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Kakoyla

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  1. You can use the binary codec to decode the blob. const binary = require('ripple-binary-codec') const signedTX = '' var decoded = (binary.decode(signedTX)) console.log(decoded) If you just have a one off transaction you want to look at, I made a quick decoder tool for myself at Padanaram.digital then click quick tool's then decode tx blob. It's not perfect but works for basic transactions
  2. I don't see the need for Ripple to buy any of the previously mentioned companies(r3, swift etc). I do think buying or merging with a bank would be very beneficial. Cross River, and Silvergate are just two examples of banking institutions I would like a piece of, if I was doing the buying. Not saying they could afford a complete takeover but a piece like we saw with mgi.
  3. I am having a hell of a time staying on top of the validators, who they are and what keys they are using and I am hoping someone has a tip for an easy way to deal with this. I get the UNL from here: https://vl.ripple.com then decode using the code JR posted here, which references https://data.ripple.com/v2/network/validators/${validator} to pull the domain. As of today I get this list: 1 nHUzum747yqip3HWSgzSNHNMjmLUqhroNVWidSRTREswEVhKNQEM => validator.ripple.com 2 nHDDasc9BHNB99PW8KUduS8Phqg8NPUmjufzMU6HGGDMUH2xNpPh => validator.ripple.com 3 nHUKp8XUkaFN6GzQ3o4qTE1w9aAD5u
  4. Re:Performance and Resource Consumption For me the memory requirements are the most expensive aspect of running a stock node. Assuming memory will get cheaper, keeping the requirement of ~16-32gb, no matter what the future average tps is would be very helpful to the average Joe's budgeting.
  5. @UmebaraY I made a lazy attempt at watching the votes of the default UNL. (https://padanaram.digital ->validator votes). You have to wait for the flag ledger in order to see them, which could be up to 16 minutes. I watch the validation stream, which after verifying the votes with a couple validator operators, seems to provide the correct amendment votes. It's a pain to stay on top of who the validators are when the public keys of some validators seem to change from time to time, so you might see validations that are not labeled. Looks like Ripple finally set some of their valid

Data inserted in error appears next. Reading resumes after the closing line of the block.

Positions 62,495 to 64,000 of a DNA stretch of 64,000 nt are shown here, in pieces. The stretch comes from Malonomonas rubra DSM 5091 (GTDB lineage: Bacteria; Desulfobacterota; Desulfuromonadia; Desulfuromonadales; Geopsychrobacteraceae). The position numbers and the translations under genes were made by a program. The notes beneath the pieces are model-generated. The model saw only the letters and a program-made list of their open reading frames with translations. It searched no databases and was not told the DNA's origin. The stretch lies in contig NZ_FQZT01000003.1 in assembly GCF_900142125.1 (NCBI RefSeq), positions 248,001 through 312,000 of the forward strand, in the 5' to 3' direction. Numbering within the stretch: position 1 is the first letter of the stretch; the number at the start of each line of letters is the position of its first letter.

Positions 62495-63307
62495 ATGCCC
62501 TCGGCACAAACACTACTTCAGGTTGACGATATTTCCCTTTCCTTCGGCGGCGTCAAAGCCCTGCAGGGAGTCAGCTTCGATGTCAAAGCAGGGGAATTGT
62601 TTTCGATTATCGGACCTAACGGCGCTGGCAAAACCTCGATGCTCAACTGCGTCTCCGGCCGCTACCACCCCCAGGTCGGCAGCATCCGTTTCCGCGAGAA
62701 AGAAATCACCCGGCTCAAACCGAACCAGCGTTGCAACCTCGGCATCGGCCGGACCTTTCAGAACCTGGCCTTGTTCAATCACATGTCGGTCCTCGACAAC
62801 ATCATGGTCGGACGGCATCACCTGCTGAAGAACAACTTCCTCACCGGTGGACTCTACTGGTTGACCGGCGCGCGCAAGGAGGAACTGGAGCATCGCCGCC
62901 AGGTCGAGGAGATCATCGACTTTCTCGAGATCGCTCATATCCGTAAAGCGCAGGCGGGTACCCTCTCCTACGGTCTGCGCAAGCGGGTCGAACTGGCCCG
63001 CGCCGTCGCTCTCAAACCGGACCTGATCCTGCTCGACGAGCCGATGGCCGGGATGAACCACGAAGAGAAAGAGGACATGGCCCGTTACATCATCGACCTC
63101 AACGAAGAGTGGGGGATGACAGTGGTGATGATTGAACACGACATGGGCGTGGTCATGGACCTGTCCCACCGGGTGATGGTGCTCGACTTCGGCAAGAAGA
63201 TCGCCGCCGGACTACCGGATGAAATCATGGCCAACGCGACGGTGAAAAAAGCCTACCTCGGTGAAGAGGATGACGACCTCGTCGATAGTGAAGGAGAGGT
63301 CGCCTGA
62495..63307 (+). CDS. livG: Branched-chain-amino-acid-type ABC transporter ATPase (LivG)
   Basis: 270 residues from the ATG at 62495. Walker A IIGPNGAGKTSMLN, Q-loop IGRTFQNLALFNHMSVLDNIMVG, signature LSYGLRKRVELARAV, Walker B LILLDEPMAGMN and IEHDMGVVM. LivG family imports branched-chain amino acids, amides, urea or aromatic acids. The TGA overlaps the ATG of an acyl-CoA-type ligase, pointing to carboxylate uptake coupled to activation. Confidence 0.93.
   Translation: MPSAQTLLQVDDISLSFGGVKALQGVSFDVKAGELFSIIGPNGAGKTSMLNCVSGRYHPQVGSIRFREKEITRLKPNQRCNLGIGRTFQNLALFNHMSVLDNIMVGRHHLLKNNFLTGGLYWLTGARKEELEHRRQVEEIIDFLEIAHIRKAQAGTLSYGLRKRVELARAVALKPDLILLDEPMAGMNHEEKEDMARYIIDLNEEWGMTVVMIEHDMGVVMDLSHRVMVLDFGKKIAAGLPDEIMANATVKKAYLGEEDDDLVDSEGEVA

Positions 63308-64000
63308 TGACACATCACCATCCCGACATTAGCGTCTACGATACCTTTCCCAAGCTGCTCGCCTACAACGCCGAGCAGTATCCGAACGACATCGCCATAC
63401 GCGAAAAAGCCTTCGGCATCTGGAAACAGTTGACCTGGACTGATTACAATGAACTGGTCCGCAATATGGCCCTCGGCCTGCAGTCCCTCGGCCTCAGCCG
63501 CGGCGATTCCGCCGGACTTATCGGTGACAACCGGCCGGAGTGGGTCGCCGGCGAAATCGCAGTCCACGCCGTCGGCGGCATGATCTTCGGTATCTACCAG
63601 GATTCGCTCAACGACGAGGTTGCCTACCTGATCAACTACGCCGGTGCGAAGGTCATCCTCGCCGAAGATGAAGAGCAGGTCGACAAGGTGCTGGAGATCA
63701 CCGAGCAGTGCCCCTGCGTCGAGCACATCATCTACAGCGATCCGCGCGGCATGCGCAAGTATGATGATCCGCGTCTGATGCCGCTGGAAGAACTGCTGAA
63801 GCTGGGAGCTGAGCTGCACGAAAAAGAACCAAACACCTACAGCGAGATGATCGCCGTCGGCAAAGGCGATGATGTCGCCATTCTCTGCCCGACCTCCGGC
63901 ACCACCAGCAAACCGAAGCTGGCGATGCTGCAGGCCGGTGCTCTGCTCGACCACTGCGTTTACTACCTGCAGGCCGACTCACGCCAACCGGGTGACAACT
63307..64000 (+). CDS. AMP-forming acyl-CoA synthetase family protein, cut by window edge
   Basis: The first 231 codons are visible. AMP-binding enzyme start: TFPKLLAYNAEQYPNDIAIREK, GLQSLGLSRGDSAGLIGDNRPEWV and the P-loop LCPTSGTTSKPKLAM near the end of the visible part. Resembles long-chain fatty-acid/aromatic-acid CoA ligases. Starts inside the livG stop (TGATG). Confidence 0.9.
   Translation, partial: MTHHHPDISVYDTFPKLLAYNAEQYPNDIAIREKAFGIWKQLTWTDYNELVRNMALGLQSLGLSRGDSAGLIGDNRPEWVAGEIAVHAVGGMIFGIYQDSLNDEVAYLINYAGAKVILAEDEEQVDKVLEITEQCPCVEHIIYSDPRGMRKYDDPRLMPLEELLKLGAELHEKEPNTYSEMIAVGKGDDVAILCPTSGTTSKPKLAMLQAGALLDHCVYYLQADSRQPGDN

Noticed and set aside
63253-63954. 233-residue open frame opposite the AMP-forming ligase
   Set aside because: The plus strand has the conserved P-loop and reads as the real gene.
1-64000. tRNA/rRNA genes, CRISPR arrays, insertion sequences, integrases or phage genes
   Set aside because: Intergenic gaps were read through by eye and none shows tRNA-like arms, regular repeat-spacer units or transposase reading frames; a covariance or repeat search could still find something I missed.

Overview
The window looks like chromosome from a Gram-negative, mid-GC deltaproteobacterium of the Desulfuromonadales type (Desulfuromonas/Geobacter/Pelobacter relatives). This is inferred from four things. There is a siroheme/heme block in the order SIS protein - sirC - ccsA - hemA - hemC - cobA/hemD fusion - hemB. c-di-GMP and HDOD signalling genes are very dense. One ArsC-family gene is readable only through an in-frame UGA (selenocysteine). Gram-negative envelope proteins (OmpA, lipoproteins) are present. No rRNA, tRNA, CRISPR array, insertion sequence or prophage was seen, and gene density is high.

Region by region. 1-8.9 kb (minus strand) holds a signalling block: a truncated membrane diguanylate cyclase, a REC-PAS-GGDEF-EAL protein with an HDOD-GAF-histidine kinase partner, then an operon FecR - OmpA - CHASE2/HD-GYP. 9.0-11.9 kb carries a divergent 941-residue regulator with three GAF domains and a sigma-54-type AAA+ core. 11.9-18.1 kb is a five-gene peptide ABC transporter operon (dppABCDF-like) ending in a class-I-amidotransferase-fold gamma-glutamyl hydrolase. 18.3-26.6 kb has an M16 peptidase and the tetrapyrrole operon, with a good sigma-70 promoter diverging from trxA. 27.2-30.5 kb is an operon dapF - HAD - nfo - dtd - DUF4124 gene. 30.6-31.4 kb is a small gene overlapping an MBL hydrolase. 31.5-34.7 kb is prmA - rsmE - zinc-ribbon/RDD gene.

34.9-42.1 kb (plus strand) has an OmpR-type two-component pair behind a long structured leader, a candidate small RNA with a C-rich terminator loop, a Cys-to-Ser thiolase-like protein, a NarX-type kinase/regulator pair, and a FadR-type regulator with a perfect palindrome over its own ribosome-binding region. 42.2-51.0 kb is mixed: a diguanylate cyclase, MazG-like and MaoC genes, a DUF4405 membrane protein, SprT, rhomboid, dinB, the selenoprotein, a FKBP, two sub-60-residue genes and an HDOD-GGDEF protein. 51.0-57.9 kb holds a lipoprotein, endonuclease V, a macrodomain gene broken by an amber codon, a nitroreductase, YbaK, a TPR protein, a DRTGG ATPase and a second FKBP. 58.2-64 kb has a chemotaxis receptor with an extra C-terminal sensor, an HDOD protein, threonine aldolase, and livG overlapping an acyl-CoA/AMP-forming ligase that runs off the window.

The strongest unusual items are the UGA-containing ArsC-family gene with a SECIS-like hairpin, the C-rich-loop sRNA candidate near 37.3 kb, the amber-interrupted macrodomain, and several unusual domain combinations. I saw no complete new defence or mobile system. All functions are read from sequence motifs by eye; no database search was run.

6. The first set regular key transaction per account is free, you don't have to pay the 10 drop fee. After you set one regular key this flag flips to spent, you used your free one. If you paid for your first set regular key, you do not get a free one next time. One chance only per account. Examples : spent with no fee paid for 1st- https://test.bithomp.com/explorer/r4jJwo1QNxvESLxQ5njTAcEsUGuM6rs2um Spent with fee paid for 1st- https://test.bithomp.com/explorer/rPmn6jRquyPjLPGKyyQzfpqvwpVqoa6fUr
  7. In case this helps the next person, I was struggling with this because when i submitted the trustset transaction, even though i was only using the 2147483648 (tfFullyCanonicalSig) flag, I could see the RippleState flag set to 131072 (tfSetNoRipple) on the ledger so i assumed it was OK, but i was wrong. When you submit the transaction with the flags set to 2147614720 ( tfFullyCanonicalSig and the tfSetNoRipple ) you will see the RippleState flag for that trustline set to 2228224 which is 131072 (tfSetNoRipple) AND 2097152 (tfClearFreeze). hopefully this saves someone wasted tim
  8. You can try taking a shot at generating your own keypair, all you need to start is node and npm installed on your machine. If you are not afraid of node or text editors this will be a breeze, but TBH it does the same thing as bithomp generator (bithomp uses ripple-lib; below link uses ripple-keypairs which is included in ripple-lib). Plus, this guy in the linked post is as trustworthy as anyone involved with XRP: as mentioned above by AT3N you can use the 12 or even 10 (* your multisig multiplier), 90-99% of the time. You can see the current open ledger fee at the top right of https:/
  9. { "TransactionType": "AccountSet", "Account" : "rABCDEF... ", "Fee": "12", "Sequence": 5, "ClearFlag": 4, }
  10. Yep, by using either the regular key or multisig, both worked for me. This was on testnet but i can't see why this wouldn't work on live XRPL as well.
  11. You can re-enable the masterkey if you can gather the required number of signers for multisigning. Assuming you are able to submit a multisign transaction with the required signing weight, you would then submit a accountset transaction with the clearflag field set to 4.
  12. @zach There is an optional SourceTag field you could check for, (Optional) Arbitrary integer used to identify the reason for this payment, or a sender on whose behalf this transaction is made. Conventionally, a refund should specify the initial payment's SourceTag as the refund payment's DestinationTag. https://developers.ripple.com/transaction-common-fields.html
  13. I made a few minor updates ( added back buttons, fixed typos, fixed the deposit auth transaction, etc)... But also wanted to add I shared this for people to use on TESTNET to try out different transaction types. I will use on the live XRPL, BUT if you do PLEASE be sure to double check the signed transaction JSON prior to submitting, and make sure your amounts (fees or amount sent) are correct first. I am just a rookie and while everything seems to be working as intended, i do not have experience with the edge cases of dealing with large numbers and JS. Also, the part I really wanted
  14. Everyone has been trained to doubt everything thanks to the bear market. This is incredible news, being totally undervalued by the community, wait until this spreads.
  15. This graphic is a little off, $98m direct is huge but the 2018 Q2 and Q3 are showing total sales while the rest of the list is showing direct.
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